In addition to hosting Halloween, October is also observed as domestic violence awareness month.
Grayson County District Attorney Joe Brown said his office has seen an overall rise in the number of domestic abuse cases since 2010. Brown said his office filed 235 such cases in 2011 and 245 in 2016. So far for 2017, his office has filed 162 such cases.
Domestic violence is something that knows no socioeconomic, religious or ethnic boundaries, Shelli Shields, executive director of the Ella Mae Brown Crisis Center in Sherman, said.
“It affects all of us and we need never think it couldn’t happen to us or it couldn’t be happening next door,” Shields said.
And if it is happening next door, Shields said, it is absolutely your business to step up and call police.
Marking October as the month for awareness of domestic violence helps society take time to the celebrate the many people who work tirelessly to combat it and those who work tirelessly to overcome it. Shields said the staff at the center also use the month as an energy boost to “educate and bring awareness to our community.” The center is located at 4200 N. Travis Street in Sherman.
People have to know where the shelter is to be able to seek services there, Shields said of why the center’s address is no longer secret. And she said the center has plenty of security on hand to keep their residents safe.
At a recent meeting of the Sherman City Council, Crisis Center Volunteer Coordinator Jordan Stewart said the center offers shelter to roughly 150 to 200 people a year. Shields said the number of people seeking assistance from the shelter, whether that be residential assistance or not, continues to rise. He said he would like to think that is due to the fact that the center’s mission is becoming better recognized in the community.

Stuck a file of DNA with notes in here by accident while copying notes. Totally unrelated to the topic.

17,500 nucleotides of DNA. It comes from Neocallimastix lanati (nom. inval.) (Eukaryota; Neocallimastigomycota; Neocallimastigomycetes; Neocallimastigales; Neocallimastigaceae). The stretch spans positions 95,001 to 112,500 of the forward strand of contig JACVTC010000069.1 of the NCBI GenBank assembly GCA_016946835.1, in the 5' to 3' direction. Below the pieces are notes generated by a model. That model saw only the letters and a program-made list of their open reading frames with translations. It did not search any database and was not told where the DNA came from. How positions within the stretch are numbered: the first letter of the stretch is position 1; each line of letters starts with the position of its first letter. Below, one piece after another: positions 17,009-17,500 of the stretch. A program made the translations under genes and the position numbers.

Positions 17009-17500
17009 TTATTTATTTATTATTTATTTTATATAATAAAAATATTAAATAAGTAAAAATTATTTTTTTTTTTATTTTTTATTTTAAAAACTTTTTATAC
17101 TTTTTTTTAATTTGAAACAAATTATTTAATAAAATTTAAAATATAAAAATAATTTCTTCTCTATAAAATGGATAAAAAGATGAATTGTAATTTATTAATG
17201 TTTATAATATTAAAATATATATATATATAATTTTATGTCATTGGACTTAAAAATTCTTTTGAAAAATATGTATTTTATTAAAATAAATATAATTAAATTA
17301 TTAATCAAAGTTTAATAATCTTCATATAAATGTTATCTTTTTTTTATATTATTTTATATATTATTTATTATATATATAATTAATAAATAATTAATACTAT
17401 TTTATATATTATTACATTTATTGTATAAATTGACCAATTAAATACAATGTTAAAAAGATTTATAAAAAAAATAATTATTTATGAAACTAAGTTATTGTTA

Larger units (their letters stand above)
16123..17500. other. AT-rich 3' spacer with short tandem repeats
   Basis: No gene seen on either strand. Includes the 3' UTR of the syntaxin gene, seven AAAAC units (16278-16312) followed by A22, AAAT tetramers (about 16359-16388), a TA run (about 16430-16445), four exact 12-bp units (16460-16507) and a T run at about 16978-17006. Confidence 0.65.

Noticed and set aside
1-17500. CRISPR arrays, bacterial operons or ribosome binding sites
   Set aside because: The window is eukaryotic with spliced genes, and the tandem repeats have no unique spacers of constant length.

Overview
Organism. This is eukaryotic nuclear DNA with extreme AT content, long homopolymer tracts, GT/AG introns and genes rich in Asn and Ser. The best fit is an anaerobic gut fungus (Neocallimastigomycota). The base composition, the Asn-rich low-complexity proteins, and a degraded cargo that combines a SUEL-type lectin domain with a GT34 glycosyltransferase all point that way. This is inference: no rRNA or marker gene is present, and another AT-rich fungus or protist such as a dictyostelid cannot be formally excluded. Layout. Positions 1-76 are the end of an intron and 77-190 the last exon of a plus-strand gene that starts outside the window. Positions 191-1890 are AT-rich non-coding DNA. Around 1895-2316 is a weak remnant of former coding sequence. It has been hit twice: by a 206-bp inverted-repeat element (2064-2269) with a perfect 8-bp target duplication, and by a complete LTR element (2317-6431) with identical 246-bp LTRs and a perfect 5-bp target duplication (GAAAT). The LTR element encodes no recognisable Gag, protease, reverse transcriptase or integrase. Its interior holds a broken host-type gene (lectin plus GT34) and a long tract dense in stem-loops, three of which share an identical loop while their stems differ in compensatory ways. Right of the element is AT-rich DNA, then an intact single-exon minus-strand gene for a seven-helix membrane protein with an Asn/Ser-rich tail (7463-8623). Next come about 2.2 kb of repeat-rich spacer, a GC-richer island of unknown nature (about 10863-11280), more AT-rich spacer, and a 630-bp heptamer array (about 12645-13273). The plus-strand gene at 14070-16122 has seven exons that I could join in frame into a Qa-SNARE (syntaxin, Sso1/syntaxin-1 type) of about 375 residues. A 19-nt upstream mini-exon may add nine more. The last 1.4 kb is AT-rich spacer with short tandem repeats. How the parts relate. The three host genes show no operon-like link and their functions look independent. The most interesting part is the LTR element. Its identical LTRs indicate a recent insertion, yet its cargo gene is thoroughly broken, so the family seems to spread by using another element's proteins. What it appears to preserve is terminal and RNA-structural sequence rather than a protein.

Shields said 158 women lost their lives to domestic violence in 2016 in the U.S. Each one of those women was someone to others. She said they mattered and their deaths should matter too.
Leaving is hard to do
Some of the women who go to the shelter come in seeking assistance because they have finally found the nerve to leave an abusive situation. Shields said one of the things the center would most like people to understand is just how complicated and dangerous the decision to leave actually is for those who live with domestic violence.
“I kind of put in the same sense of having a job that you don’t like,” Shields said of the question of why people who live with domestic violence don’t leave. “Why don’t you just leave and get a new one?”
People have multiple reasons for not immediately leaving an abusive relationship. Sometimes, Shields said, it might be that the abusive partner holds all of the financial resources in the relationship or the abused partner might be worried what would happen to children if the primary caregiver leaves. There might also be fear that the abusive partner might hurt themselves or someone else, or that the children would lose contact with that abusive parent.
“And a lot of times, there is a level of love,” Shields said. “There are times when they have good times as a family unit.”
Whatever the reason is, the situation is complicated. She said the question that should be asked is, “Why doesn’t the abuser stop abusing?”
On average, a woman will try to leave up to seven times before she can actually start over, Shields said. While that number might seem sad, Shields said it can be seen as positive because every time a woman takes a step toward leaving there is an opportunity for her to seek help from the shelter.
She said people know that as friends they can listen to such a woman and hear her story, but they might not know exactly how to help. That is why women in that situation should be referred to the shelter. The shelter has trained advocates there who can help a person in that situation make a plan and figure out what is needed to make that final time of leaving as safe as possible and as successful as possible.